If you can’t control ’em, eat ’em. Conventional conservation efforts haven’t halted the spread of kudzu, snakehead fish, feral hogs, and other so-called “invasive” species not native to the continental United States, so a coalition of environmentalists and chefs are spearheading efforts to deplete their numbers the old-fashioned way: hunting them down and serving them for dinner.
Nancy Matsumoto’s comprehensive profile of the invasive-species-as-food movement for The Atlantic runs the full gamut from conservationist groups attempting to put a foodie spin on their environmentalist cause, to high-profile chefs like Philadelphia’s Marc Vetri who couldn’t care less about the do-gooder benefits of their latest dish. Along the way, Matsumoto offers some pretty mouth-watering descriptions of invasive cuisine, including deep-fried Cajun bullfrog legs, sauteed soft-shell green crabs, and snakehead smoked in green tea and served with garlic chili and soy sauce.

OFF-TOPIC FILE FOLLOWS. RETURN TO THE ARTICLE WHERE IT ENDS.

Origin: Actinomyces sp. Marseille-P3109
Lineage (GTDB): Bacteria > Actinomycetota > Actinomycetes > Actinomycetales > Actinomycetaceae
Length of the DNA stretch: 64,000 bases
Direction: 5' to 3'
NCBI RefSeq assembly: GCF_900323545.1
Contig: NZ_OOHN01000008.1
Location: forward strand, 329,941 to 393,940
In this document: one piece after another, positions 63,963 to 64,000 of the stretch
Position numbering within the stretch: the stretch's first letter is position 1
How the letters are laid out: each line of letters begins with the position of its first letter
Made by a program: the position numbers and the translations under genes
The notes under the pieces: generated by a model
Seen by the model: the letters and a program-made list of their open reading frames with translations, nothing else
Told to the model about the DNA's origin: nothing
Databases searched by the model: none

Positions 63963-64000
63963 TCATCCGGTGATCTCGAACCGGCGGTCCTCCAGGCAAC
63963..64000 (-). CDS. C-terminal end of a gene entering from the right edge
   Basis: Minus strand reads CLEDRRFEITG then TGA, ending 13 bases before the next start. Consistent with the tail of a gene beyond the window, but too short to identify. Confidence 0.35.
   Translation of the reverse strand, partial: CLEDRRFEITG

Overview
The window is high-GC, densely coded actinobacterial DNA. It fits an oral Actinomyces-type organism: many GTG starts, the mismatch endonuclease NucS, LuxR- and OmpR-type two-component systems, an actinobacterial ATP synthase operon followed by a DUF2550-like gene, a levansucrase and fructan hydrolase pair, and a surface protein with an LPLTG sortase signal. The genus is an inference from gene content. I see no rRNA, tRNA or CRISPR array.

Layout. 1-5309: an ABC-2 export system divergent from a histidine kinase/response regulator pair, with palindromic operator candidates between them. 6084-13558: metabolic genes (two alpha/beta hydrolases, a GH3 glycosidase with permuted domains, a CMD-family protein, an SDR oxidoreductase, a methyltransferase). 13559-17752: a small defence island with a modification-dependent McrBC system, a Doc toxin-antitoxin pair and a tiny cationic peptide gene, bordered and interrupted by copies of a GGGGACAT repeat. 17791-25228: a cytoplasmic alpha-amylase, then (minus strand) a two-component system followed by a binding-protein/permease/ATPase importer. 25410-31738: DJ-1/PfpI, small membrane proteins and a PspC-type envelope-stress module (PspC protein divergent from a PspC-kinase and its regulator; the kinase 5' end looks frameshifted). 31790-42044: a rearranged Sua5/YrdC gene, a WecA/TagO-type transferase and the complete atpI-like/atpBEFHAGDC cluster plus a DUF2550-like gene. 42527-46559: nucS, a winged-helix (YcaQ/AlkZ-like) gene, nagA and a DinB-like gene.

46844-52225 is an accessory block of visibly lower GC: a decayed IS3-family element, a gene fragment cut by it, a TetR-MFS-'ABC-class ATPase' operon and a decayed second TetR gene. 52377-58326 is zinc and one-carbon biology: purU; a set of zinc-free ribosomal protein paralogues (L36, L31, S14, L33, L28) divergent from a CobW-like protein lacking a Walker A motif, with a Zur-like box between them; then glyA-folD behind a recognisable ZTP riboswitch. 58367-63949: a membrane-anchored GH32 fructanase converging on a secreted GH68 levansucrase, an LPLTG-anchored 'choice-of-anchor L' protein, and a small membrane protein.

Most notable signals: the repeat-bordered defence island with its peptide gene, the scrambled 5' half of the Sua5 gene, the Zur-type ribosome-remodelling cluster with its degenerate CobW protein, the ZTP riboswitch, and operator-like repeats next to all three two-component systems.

The article also surveys the obstacles to the invasive cuisine approach to saving the planet. There’s plenty of regulatory snags to hunting and distributing certain species, not to mention the problem of marketing certain rarefied-sounding foods to a large enough audience to make a dent in the populations. But for the most part, advocates seem confident the idea could catch on enough to make it on a national scale. The full article is absolutely worth a read, but the gist is simple: adding good food to environmentalism makes the cause a hell of a lot more appealing.
[via The Atlantic]